One of the most popular entertainers of the 20th century, Frank Sinatra was born in 1915 in Hoboken, New Jersey. Sinatra was the only child of two Sicilian immigrants. In his teenage years, Sinatra became inspired by Bing Crosby, which ultimately led him to pursue his dreams of becoming a singer. Sinatra rose to fame singing big band numbers and releasing an array of hit songs. He later appeared in dozens of films and even won an Oscar for his work in From Here to Eternity. A legend of jazz, and American culture, Frank Sinatra was a catalyst in American entertainment.
Profile of Frank Sinatra
History of a Legend
Growing up, Sinatra was a member of his high school’s glee club and began to sing in local nightclubs at a young age. Radio exposure is what eventually led bandleader Harry James to record Sinatra’s first hits, including “All or Nothing at All.” In 1940, Tommy Dorsey invited Sinatra to join his band, and after two years of chart-topping success, Sinatra made the decision to make music on his own.
Solo Artist and Actor
Between 1943 and 1946, Sinatra’s solo career landed him a slew of charted hit singles which capitalized on his dreamy baritone sound. He earned nicknames like, “The Voice,” and “The Sultan of Swoon,” as a result of the style he brought to the culture of jazz. This same period brought successes in a blossoming acting career for young Sinatra, who made his movie acting debut in 1943 with the films Reveille with Beverly and Higher and Higher. In 1945, Sinatra won a special Academy Award for his work in a 10-minute short film which was made to promote racial and religious tolerance in America.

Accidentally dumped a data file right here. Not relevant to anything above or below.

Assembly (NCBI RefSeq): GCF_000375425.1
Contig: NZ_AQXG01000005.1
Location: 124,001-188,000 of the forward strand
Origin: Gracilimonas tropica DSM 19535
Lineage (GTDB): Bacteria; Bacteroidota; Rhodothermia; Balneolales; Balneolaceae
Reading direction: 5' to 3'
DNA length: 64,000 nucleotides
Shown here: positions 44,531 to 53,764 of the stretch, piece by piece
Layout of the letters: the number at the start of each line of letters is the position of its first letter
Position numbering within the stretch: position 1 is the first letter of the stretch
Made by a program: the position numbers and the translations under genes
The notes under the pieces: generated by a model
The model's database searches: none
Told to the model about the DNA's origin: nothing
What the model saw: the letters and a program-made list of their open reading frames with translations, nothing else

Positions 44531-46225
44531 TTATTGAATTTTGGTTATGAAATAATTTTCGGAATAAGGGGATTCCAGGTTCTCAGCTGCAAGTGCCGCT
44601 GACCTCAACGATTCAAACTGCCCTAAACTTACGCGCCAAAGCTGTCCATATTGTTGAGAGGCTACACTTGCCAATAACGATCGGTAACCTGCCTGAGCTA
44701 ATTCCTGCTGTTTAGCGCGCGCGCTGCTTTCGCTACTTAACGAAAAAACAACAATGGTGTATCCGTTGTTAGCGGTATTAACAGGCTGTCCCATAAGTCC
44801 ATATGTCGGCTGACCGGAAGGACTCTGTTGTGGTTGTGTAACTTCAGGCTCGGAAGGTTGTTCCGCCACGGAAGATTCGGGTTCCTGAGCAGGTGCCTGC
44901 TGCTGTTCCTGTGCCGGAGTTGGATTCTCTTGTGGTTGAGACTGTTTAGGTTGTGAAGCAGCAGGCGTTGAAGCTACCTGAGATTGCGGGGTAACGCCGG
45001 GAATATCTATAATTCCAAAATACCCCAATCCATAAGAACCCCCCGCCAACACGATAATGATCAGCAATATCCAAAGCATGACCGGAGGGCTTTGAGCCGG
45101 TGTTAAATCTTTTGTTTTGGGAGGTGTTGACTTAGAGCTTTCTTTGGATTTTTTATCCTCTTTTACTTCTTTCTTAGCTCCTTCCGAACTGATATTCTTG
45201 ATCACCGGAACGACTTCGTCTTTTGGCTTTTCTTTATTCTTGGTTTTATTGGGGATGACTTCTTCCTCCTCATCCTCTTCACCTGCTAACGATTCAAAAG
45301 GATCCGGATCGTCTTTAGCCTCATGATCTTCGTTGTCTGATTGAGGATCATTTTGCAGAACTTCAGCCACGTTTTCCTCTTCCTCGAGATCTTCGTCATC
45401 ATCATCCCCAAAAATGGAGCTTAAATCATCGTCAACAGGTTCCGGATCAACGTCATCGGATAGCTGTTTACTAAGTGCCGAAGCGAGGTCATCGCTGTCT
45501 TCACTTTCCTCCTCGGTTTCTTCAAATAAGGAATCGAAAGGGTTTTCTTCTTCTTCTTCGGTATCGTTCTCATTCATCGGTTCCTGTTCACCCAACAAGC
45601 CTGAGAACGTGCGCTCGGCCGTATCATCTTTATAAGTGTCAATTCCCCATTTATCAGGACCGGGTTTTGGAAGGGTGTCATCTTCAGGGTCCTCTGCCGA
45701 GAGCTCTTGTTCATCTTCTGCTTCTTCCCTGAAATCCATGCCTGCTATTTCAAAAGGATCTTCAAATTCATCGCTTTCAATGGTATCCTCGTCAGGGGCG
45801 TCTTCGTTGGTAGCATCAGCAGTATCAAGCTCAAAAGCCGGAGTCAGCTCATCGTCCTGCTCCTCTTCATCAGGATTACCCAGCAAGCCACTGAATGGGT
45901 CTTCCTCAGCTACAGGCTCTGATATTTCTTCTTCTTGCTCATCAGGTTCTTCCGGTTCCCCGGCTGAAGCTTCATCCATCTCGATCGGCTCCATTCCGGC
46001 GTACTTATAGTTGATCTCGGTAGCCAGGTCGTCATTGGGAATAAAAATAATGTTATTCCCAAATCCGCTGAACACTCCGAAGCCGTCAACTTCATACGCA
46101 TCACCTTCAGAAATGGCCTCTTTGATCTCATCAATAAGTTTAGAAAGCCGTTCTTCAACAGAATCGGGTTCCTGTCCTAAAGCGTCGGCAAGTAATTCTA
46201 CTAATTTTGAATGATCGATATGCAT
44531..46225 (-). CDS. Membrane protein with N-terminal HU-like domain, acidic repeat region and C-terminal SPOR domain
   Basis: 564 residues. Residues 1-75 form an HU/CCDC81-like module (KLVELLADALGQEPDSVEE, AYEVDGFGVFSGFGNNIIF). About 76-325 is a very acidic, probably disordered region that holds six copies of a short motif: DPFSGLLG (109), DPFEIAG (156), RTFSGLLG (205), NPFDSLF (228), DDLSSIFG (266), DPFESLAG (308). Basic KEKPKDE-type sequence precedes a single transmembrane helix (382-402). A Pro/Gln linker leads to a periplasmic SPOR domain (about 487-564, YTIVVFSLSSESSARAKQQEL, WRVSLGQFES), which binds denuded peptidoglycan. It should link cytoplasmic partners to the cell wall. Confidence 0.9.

His popularity throughout the war years did not last, as Sinatra lost his recording and film contracts in the early 1950’s. A triumphant comeback in 1953 landed him an Oscar for the role of supporting actor in his portrayal of an Italian-American soldier, Maggio in the film, From Here to Eternity. That year, Sinatra was also offered a recording contract with Capitol Records, and later released a more mature sound of Sinatra.
In the remaining 45 years of his life, Sinatra found continued success in both film and music. His acting career landed him another Academy Award nomination in 1955 for his work in The Man with the Golden Arm, and he earned critical acclaim for his involvement in the 1962 original release of The Manchurian Candidate. All the while, Sinatra held an impressive music chart presence.
At the end of the 1950’s, Sinatra left Capitol Records and established his own recording label, Reprise. In association with Warner Bros., which later bought the record label, Sinatra also developed Artanis, his own independent film production company.
Sinatra died a legend in 1998, leaving behind a strong soundtrack to the development of American culture, and an array of films that perfectly depicted the icon’s successes and downfalls throughout his career as a jazz musician and an actor.